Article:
a store through our website,” says Sylvie. “We noticed during Expo Manger Santé that the people of Quebec are aware of the importance of a healthy lifestyle.”

 “We offer a 100 per cent healthy and natural alternative to traditional supermarkets,” added Rolland.  •

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Margin for error

Margin for error

A big reason natural food and medicine took so long to become mainstream, as it is today, is that most of the growth was through word of mouth, either through family, a friend telling a friend, or from people working in a health food store.

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Will You Burn Bright or Burn Out?

Will You Burn Bright or Burn Out?

“Live Rust” album was, “It’s better to burn out than it is to rust.” For many, it could be a call to burn bright and passionately rather than resign ourselves to a complacent life of dull routine. I wonder, though, if many department managers across the country haven’t misread Neil’s message or the unwritten message known throughout your store. I encounter managers in many stores who have lost their vision and motivation.

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Hiring new staff: do your best to find the best

Hiring new staff:  do your best to find the best

At my store, we have been very fortunate in more ways than one. We have enjoyed being a small, family-owned and operated business for a long time. Outside of one part-time employee who has been with us for 10 years, we have not had to work with anyone other than immediate family in four years. We also haven’t hired anyone new in over seven years. In the retail world, I think this is quite abnormal and even unheard of. However, this all came to a crashing halt this past spring. We were given a year of notice, but it was still not enough. My brother decided to move on, and we were faced with only one option. We had to hire new staff.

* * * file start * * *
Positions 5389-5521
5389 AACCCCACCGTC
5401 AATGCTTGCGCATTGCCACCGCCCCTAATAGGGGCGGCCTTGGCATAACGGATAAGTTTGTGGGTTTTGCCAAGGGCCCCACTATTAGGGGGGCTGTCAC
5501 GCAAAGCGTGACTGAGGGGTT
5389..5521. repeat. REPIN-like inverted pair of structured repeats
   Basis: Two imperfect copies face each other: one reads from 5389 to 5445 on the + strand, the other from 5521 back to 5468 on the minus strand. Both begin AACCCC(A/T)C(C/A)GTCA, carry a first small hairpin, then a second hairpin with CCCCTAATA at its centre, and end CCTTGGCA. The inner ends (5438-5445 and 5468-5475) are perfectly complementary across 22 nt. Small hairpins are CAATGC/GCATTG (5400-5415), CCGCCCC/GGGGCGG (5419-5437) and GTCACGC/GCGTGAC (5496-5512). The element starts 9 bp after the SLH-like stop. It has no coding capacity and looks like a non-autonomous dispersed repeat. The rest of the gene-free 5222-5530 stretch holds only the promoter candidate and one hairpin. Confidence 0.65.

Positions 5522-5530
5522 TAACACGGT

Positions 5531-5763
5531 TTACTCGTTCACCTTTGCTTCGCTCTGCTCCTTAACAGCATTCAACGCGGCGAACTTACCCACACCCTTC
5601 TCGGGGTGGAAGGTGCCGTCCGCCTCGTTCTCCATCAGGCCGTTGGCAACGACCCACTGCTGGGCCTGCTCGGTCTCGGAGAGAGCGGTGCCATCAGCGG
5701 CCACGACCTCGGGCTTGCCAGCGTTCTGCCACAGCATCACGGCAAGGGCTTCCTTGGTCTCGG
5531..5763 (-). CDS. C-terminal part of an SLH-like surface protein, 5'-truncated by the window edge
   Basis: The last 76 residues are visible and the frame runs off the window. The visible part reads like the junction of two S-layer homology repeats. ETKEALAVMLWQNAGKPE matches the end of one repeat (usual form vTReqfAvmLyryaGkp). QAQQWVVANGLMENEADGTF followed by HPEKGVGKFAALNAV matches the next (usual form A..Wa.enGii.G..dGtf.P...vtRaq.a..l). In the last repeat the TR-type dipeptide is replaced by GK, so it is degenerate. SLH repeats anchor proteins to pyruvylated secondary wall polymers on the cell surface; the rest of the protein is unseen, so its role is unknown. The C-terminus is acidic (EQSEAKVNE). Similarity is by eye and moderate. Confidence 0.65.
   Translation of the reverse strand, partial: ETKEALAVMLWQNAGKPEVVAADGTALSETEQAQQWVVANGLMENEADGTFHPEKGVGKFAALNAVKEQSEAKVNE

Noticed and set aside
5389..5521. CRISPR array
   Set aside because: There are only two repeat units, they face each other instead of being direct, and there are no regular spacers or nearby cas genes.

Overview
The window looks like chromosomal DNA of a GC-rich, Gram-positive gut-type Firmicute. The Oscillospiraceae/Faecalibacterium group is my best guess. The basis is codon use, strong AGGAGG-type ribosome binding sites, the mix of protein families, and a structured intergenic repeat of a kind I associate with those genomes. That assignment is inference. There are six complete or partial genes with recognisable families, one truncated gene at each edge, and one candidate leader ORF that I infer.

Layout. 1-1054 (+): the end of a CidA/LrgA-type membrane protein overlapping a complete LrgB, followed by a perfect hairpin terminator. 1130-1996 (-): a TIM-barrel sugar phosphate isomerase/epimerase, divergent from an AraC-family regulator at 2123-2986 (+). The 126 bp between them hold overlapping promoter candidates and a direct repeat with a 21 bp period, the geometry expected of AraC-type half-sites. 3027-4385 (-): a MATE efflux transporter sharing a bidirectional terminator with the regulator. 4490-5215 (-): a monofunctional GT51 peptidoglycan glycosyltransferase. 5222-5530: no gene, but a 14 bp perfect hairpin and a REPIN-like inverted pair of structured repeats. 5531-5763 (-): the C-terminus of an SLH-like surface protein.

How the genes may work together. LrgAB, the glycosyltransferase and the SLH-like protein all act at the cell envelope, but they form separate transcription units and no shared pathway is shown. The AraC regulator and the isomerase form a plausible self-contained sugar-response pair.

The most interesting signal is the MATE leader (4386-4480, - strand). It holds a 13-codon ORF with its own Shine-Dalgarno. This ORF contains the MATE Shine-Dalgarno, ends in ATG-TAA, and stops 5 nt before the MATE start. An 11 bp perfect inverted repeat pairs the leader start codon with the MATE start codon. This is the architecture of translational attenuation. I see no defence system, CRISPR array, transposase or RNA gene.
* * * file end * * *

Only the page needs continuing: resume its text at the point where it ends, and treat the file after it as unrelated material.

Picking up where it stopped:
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Best practices for performance evaluations

Employees have a right to know where they stand. Simply taking the time to meet one-on-one with an employee says, “You matter to me.” Although business literature is full of stories about how people hate performance appraisals, the employee surveys my colleagues and I have conducted at 200 natural food stores paint a different picture.